Have the snowfalls of this winter ended? This is what the models say
Synoptically speaking, the current situation does not differ much from that of previous days. The anticyclonic blockade persists in western Europe and has not moved in recent weeks, with this, temperatures are still very normal for this time of year, in fact this weekend it will even be cold in much of the territory. The warm air masses remain far to the south and the powerful anticyclone, centered on the British Isles, allows fresh mid-level air masses to enter and, on the other hand, the Peninsula generates its own cold continental air mass.
This weekend there will be strong frosts, probably more intense than the ones we have had so far.
This will lead to locally strong frosts during this weekend, Probably more intense than the ones we have had so far, with temperatures slightly recovering again for next Monday, although they are still wintery. The next week will pass with that equally strong blocking anticyclone centered just to the north of the peninsula and the models do not support another scenario as possible until well into February.
Both the GFS model and ours of trust, the European (IFS-ECMWF), agree that with the change of month this blockade will tend to weaken. Initially zonal circulation at higher latitudes would be restored and blockage would shift south. This means that the anticyclone would place us right on the vertical and then give way to a completely normal period of uncertainty given the time frames to which we are moving, in which a positive NAO scenario would be quite likely.
Weaker blockade and high zonal circulation in Europe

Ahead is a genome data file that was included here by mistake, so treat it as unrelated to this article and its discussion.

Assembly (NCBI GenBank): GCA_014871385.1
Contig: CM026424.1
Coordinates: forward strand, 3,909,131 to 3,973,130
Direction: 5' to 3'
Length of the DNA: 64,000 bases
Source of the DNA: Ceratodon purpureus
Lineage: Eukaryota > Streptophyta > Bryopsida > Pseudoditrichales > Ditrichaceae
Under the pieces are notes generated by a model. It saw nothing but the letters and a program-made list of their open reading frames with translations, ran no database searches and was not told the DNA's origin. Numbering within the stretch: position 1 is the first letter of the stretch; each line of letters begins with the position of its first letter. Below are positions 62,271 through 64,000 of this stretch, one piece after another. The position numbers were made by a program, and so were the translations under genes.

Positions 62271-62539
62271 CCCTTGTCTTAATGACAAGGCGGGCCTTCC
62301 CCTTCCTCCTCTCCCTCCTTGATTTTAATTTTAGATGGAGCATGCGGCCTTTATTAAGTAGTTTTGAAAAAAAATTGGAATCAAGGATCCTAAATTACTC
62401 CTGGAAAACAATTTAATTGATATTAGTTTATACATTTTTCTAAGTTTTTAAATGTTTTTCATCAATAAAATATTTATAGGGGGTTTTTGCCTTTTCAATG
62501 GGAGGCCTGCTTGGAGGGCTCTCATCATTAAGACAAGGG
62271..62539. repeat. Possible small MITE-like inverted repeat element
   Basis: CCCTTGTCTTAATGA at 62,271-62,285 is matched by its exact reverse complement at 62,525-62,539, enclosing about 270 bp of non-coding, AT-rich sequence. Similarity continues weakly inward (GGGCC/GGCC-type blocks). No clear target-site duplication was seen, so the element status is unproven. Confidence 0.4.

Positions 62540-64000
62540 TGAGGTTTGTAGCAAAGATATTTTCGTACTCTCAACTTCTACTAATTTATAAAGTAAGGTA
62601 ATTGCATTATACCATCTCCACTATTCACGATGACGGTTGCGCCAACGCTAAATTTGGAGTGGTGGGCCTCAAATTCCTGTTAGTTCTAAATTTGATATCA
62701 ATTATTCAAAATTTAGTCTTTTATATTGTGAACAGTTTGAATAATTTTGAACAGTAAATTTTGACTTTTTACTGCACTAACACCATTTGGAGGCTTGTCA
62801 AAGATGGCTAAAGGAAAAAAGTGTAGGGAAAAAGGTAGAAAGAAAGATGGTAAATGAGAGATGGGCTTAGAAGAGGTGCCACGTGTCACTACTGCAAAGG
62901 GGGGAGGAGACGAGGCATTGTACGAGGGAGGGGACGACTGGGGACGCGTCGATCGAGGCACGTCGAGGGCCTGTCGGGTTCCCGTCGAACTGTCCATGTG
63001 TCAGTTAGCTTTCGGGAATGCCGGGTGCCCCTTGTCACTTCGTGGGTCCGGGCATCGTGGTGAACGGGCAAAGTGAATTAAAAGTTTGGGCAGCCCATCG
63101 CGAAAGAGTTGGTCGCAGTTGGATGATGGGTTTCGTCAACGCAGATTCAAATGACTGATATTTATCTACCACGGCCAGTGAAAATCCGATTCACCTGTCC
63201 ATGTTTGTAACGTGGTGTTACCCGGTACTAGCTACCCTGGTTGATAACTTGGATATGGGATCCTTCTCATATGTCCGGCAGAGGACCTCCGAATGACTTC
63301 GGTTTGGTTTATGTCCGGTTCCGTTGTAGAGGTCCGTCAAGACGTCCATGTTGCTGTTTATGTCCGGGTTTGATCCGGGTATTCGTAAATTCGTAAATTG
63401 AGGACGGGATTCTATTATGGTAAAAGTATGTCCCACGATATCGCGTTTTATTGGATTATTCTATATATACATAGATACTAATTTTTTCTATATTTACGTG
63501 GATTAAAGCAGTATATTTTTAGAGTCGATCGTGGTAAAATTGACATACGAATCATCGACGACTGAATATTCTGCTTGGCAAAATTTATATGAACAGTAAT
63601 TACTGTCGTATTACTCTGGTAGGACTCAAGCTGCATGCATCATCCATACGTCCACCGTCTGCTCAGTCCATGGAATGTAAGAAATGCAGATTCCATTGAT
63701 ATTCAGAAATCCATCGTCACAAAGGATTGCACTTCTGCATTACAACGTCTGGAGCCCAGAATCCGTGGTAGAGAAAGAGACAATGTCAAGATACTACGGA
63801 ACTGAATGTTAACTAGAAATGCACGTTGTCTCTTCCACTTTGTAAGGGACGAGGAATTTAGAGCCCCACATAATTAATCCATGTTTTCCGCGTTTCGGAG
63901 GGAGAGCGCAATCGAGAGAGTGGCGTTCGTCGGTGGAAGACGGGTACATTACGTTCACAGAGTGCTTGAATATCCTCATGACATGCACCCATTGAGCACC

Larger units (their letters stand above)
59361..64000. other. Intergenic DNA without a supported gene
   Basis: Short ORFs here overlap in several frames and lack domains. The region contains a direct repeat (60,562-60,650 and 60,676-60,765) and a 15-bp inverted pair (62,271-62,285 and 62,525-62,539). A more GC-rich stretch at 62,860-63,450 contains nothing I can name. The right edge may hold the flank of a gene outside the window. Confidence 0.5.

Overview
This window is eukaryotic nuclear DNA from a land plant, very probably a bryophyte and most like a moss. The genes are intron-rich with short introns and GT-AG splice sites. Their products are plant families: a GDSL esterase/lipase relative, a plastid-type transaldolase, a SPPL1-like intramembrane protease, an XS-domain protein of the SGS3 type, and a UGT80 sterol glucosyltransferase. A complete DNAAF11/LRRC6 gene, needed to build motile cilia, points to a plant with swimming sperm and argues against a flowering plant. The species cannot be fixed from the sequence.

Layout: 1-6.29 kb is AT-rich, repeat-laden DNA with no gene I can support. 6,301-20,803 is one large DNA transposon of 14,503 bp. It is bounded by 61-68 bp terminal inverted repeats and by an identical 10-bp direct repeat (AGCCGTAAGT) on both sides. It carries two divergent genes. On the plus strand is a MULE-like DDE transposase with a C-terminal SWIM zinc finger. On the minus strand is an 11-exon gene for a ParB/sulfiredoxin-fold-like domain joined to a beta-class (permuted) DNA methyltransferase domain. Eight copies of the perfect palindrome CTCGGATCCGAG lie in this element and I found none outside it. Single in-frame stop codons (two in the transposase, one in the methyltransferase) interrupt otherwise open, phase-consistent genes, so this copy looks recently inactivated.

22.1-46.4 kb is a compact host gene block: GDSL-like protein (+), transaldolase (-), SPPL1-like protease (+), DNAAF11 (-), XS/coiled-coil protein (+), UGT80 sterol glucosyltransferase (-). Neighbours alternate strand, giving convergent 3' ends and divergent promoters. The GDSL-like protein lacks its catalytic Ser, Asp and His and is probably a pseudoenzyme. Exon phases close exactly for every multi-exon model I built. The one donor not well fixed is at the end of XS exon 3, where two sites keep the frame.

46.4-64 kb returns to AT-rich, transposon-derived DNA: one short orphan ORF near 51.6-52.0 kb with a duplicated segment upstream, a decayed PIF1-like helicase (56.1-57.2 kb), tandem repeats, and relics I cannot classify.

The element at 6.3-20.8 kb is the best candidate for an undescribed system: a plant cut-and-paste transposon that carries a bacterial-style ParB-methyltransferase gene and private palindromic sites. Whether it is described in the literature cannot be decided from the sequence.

The most likely scenario for the beginning of February is, therefore, that of a strong zonal circulation in northern Europe and an anticyclonic environment in the southr. Later, the main options contemplated by the European model focus mainly on a persistence of the zonal circulation or a return to the blockage pattern, but does this mean that there is no forecast of snowfall or significant precipitation this winter?
It does not necessarily have to be that way, in fact there is too much winter ahead to be able to say such a thing. Keep in mind that the factors that can trigger an episode of rainfall on the Peninsula depend on weather systems that are impossible to predict in the long term.
There is too much winter ahead to say that the snowfalls will not return, but it is safe to say that February will start with equally stable weather.
It is safe to say that, with the current forecast, the most likely scenario during the beginning of February is that of stable weather and night frosts, in case the blockage persists. Only if an intense positive NAO pattern is established, precipitation could appear on the Atlantic slope, although quite restricted outside that area.
The European model, given the greater probability of these scenarios, shows a high probability that the first few weeks of February will be slightly cooler than normal but with relatively little precipitation. Scenario that must be monitored due to the prolonged absence of rainfall that is taking place in large areas of the Iberian Peninsula. After all, neither of these two predicted circulation patterns are particularly conducive to bringing rain to this region of Europe.